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The Hidden Cost of Comfort: How Advisors Lose by Staying at Their Current Firm

A single question hangs over many advisors with multi-millions of client assets under management, but captive at a broker-dealer: “Should I go independent?” 

Given the level of success you have already reached, it is only natural to fear the unknown risks of taking that leap of faith to independence.  But, don’t you wonder what more you could achieve without the restrictions of your current firm? 

If the answer to that question is “yes”, then you owe it to yourself to understand why for the majority of advisors, the concrete risks of transitioning to independence pale to the   abundance of benefits of starting your own practice. 

In this article, we rebalance this equation by making the true benefits of independence clear and exploring the hidden costs of lack-of-inertia for successful financial advisors. As a result, we reveal why, far from being financially prudent, the decision to stay is likely to damage your long-term net worth and your ultimate legacy.  

Expect to learn:

✅ Why over 90% of advisors who have transitioned say they have “no regrets” about their decision

How well-documented psychological biases lead advisors to overestimate the risk of independence 

What you leave on the table every day you stay at your current firm 

 

The Power of Reframing Independence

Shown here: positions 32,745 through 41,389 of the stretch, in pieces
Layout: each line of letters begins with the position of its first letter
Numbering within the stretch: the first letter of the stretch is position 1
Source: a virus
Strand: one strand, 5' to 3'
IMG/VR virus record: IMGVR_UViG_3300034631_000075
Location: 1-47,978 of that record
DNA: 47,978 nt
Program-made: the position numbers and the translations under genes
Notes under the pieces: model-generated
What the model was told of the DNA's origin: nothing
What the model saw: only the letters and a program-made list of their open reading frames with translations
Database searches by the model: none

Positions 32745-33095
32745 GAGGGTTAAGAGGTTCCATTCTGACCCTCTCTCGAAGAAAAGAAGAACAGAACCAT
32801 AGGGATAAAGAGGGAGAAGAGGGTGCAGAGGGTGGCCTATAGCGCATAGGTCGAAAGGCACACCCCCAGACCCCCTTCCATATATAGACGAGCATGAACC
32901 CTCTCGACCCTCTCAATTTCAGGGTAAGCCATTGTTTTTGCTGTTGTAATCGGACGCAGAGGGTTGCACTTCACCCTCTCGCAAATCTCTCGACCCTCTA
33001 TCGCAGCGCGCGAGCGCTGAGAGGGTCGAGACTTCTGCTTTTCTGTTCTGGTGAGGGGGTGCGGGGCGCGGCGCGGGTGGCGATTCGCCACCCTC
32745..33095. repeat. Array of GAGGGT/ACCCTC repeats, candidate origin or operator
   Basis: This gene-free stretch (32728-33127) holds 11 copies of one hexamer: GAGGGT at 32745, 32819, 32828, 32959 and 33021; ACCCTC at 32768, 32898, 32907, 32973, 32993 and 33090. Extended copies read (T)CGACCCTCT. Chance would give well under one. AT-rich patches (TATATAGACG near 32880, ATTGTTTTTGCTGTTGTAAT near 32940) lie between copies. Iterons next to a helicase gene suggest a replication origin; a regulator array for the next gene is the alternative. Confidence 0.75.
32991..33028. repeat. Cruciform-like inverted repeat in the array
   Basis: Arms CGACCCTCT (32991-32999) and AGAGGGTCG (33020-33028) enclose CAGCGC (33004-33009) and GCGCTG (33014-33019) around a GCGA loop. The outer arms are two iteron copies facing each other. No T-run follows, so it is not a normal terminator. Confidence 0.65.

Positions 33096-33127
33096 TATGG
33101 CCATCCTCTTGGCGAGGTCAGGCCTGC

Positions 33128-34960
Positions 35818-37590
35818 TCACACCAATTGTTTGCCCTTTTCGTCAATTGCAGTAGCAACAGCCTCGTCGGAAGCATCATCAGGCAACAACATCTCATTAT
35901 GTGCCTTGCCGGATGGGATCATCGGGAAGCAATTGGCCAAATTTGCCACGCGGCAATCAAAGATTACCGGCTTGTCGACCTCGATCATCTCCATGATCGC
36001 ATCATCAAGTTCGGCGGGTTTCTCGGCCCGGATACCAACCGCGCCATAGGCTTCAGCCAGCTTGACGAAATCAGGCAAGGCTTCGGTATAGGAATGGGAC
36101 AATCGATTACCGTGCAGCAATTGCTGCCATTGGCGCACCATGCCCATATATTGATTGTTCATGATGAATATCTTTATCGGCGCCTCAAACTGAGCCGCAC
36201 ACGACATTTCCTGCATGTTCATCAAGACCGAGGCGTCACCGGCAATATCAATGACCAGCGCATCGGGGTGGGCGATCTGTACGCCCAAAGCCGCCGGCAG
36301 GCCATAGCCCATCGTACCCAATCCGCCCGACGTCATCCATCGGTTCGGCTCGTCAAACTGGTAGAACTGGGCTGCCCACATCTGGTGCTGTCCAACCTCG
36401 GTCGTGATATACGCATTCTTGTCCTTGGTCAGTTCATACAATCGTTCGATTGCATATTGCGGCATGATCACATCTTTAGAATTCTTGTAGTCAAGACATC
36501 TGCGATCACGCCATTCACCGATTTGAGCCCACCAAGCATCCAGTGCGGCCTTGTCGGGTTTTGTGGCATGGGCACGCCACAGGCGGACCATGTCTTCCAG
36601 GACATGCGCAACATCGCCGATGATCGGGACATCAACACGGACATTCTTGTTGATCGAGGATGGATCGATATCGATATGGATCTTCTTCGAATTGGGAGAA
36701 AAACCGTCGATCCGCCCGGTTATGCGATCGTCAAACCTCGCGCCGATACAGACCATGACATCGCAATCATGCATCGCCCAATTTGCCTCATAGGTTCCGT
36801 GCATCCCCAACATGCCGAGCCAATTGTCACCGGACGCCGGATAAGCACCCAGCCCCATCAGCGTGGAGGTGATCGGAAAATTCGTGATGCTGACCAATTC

For most advisors, independence tends to feel the best route to growth: it gives you more control over what you do, greater freedom to manage your work-life balance and a higher earnings potential. However, the desire to transition comes up against two very well-documented cognitive biases. 

The first is Status Quo Bias: a “non-rational or biased preference for the current way of doing things.” One classic study presented participants with a series of multiple-choice questions, alternately framed with or without a “default” option. The researchers found that people were far more likely to choose an option when it was framed as sticking with the default than if it was framed as a neutral “X by Y” decision – even though the decision itself was the same.

This is often explained using our second cognitive bias, Loss Aversion: a robust finding that the pain of loss is experienced as roughly 2x worse than the pleasure of gaining. Forced to choose between two options, we tend to minimize loss rather than maximize gain. 

As a result, the question “Should I go independent?” is almost designed to disincentivize you from transitioning. It positions sticking with your current as the safe status quo where the likelihood of loss is limited. But what if we reframe the question to remove these biases? 

Stop asking “Should I go independent?” and start asking, “Does staying put serve my best interests?” This simple shift can completely change your relationship with the prospect of transitioning. To answer that question, you need to understand what the real “risks” of transitioning are – and whether they are based in fact. 

 

Why Do Advisors Overestimate the Costs of Transitioning?  

The prospect of starting your own firm presents advisors with a lot of unknowns. You may, for example, fear you will be: 

➡️ Faced with lots of new tasks, from managing your admin to marketing your services. These can be scary because they are outside your domain of expertise. 

➡️ Left without guidance, having given up the corporate infrastructure that has supported you throughout your career. This can lead to a panic that you will be faced with unnecessarily difficult situations.